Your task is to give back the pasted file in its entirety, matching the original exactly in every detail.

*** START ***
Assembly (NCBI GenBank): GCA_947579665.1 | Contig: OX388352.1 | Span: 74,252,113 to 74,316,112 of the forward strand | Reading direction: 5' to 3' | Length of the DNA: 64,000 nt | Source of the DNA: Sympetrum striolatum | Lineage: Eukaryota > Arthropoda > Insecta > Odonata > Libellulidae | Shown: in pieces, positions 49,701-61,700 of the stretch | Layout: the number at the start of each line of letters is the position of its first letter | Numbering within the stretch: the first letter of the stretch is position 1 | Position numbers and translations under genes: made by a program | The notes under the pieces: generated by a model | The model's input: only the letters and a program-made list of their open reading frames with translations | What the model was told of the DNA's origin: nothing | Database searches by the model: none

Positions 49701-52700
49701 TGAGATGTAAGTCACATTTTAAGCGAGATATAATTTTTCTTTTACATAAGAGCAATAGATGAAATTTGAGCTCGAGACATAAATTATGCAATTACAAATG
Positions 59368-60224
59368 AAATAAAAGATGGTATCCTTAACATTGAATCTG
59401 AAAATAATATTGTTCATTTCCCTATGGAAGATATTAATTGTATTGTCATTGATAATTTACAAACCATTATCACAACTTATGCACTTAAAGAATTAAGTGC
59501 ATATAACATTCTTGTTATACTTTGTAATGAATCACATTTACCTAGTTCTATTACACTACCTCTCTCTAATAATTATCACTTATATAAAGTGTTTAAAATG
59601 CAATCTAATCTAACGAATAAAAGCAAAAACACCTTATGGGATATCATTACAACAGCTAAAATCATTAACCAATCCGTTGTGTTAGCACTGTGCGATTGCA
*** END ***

Assembly (NCBI GenBank): GCA_947579665.1 | Contig: OX388352.1 | Span: 74,252,113 to 74,316,112 of the forward strand | Reading direction: 5' to 3' | Length of the DNA: 64,000 nt | Source of the DNA: Sympetrum striolatum | Lineage: Eukaryota > Arthropoda > Insecta > Odonata > Libellulidae | Shown: in pieces, positions 49,701-61,700 of the stretch | Layout: the number at the start of each line of letters is the position of its first letter | Numbering within the stretch: the first letter of the stretch is position 1 | Position numbers and translations under genes: made by a program | The notes under the pieces: generated by a model | The model's input: only the letters and a program-made list of their open reading frames with translations | What the model was told of the DNA's origin: nothing | Database searches by the model: none

Positions 49701-52700
49701 TGAGATGTAAGTCACATTTTAAGCGAGATATAATTTTTCTTTTACATAAGAGCAATAGATGAAATTTGAGCTCGAGACATAAATTATGCAATTACAAATG
Positions 59368-60224
59368 AAATAAAAGATGGTATCCTTAACATTGAATCTG
59401 AAAATAATATTGTTCATTTCCCTATGGAAGATATTAATTGTATTGTCATTGATAATTTACAAACCATTATCACAACTTATGCACTTAAAGAATTAAGTGC
59501 ATATAACATTCTTGTTATACTTTGTAATGAATCACATTTACCTAGTTCTATTACACTACCTCTCTCTAATAATTATCACTTATATAAAGTGTTTAAAATG
59601 CAATCTAATCTAACGAATAAAAGCAAAAACACCTTATGGGATATCATTACAACAGCTAAAATCATTAACCAATCCGTTGTGTTAGCACTGTGCGATTGCA